Telehandler

Compact telehandlers continue to reach out for new markets. The machines began as one-dimensional industrial forklifts and, 40 years ago, evolved into material movers with lift forks attached to telescopic booms. Compact models and new attachments added to the machine’s versatility. Today, small telehandlers have the latitude to undertake tasks far removed from a commercial building site.

The Genie GTH-5519 is representative of this breed of multi-purpose machine. In fact, it paved the way for the compact telehandler market in North America. “It really has been the pilot machine going into new industries, including golf course maintenance and snow removal,” says Josh Taylor, manager of the Genie product line for Terex Corp. “This was a function of it being a compact, productive, durable machine. Attachments have followed the machine into the new markets, as opposed to vice versa.”

The compact telehandler market generally is comprised of machines with hydrostatic transmissions, power plants in the 65- to 85-hp range and two-stage booms that can reach 18 ft or more into the air. The 5-ton machines have hydraulic pumps circulating from 19 to 24 gpm and a lifting capacity of 4,000 to 5,000 lbs. This category of telehandler is powerful enough to perform a broad range of tasks but small enough to squeeze through narrow alleys and under low overhangs.

And they don’t just lift, though raising material from one level to another remains a fixture of compact telehandler work. Structural material delivered by truck to a work site is of no value to second-floor crew members until a telehandler raises it up to them. So forks that slide under a stack of structural beams or a pallet of shingles remain a staple tool of the compact telehandler.

Somewhat surprising is that attachment systems for these machines are, for the most part, proprietary. That is, the forks and truss booms most commonly utilized by a particular brand of machine are attached using manual or hydraulic systems specifically designed for that brand’s tools. The various systems employ a variation of the top-hook and bottom-pin connecting method but lack true universality.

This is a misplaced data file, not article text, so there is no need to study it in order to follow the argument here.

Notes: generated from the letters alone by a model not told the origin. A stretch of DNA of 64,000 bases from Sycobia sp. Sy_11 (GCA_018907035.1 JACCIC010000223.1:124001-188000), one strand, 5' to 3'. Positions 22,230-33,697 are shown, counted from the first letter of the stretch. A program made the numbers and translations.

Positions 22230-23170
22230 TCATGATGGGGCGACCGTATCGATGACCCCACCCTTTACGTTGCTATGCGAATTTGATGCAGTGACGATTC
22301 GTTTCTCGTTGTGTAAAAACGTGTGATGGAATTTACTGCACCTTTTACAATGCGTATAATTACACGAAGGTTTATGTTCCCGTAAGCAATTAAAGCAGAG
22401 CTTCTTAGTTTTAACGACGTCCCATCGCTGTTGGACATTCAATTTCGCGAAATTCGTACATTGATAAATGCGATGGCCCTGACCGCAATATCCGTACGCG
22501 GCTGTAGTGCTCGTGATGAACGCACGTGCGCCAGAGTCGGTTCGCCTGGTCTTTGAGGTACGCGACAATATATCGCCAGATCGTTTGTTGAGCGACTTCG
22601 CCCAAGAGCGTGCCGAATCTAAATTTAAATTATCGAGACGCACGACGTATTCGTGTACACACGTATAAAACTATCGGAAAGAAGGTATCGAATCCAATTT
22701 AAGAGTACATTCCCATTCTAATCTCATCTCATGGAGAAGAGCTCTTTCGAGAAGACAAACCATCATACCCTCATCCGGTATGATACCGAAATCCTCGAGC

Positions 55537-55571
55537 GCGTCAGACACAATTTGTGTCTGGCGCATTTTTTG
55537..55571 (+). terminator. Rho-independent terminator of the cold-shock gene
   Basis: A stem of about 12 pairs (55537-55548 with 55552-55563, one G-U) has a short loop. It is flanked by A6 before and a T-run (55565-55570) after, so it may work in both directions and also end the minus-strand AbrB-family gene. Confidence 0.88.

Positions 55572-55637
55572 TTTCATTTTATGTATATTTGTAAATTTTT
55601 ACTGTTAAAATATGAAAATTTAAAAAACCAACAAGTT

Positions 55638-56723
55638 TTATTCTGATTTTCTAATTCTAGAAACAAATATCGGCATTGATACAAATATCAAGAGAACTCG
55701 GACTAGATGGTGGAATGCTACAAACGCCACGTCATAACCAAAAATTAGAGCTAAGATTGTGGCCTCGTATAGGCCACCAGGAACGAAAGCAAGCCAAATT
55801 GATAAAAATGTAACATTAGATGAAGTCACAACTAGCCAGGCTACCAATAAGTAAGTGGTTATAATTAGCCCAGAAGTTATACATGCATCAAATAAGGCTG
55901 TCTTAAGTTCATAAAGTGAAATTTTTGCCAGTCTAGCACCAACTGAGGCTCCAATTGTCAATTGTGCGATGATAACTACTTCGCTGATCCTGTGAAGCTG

On the other hand, manufacturers offer universal skid steer adaptors so that many of the tools popularized by skid steers and track loaders can be mounted on the end of a boom. This has broadened the appeal of the compact machine.

“Buckets are the most common attachment for compact telehandlers beyond the fork carriage option,” says Mike Peterson, product application specialist for Caterpillar. “General purpose dirt buckets are the most common in the constructions segment, while grapple buckets are common in the ag applications.”

Cat’s compact telehandler is the TH255C. “It is popular on commercial building construction jobsites but also is employed in quite a number of residential, industrial, green energy, landscape and agriculture applications. Customers appreciate its big reach given its compact size,” says Peterson. The 255 model is just 3 in. over 6 ft in height and less than 6 ft wide.

“It is able to enter 7-ft industrial doorways, maneuver comfortably through most parking garages and assist in the loading and unloading of ISO standard 40-ft containers,” Peterson says. “The small turning radius provided by the four-wheel circle steer mode lets it handle tight driving conditions.”

Cat Telehandler

Small telehandlers are huge on farms in Europe. Will American farmers accept these machines for ag applications?

Compact telehandlers are indeed wonderfully maneuverable machines because of four-wheel and crab-style steering options and a turning radius often under 11 ft. Getting in and out of structures with a bucket or fork load are a hallmark of these machines. “The JLG G5-18A is ideally suited for work in congested spaces and any application with overhead height restrictions,” says John Boehme, JLG’s telehandler products manager.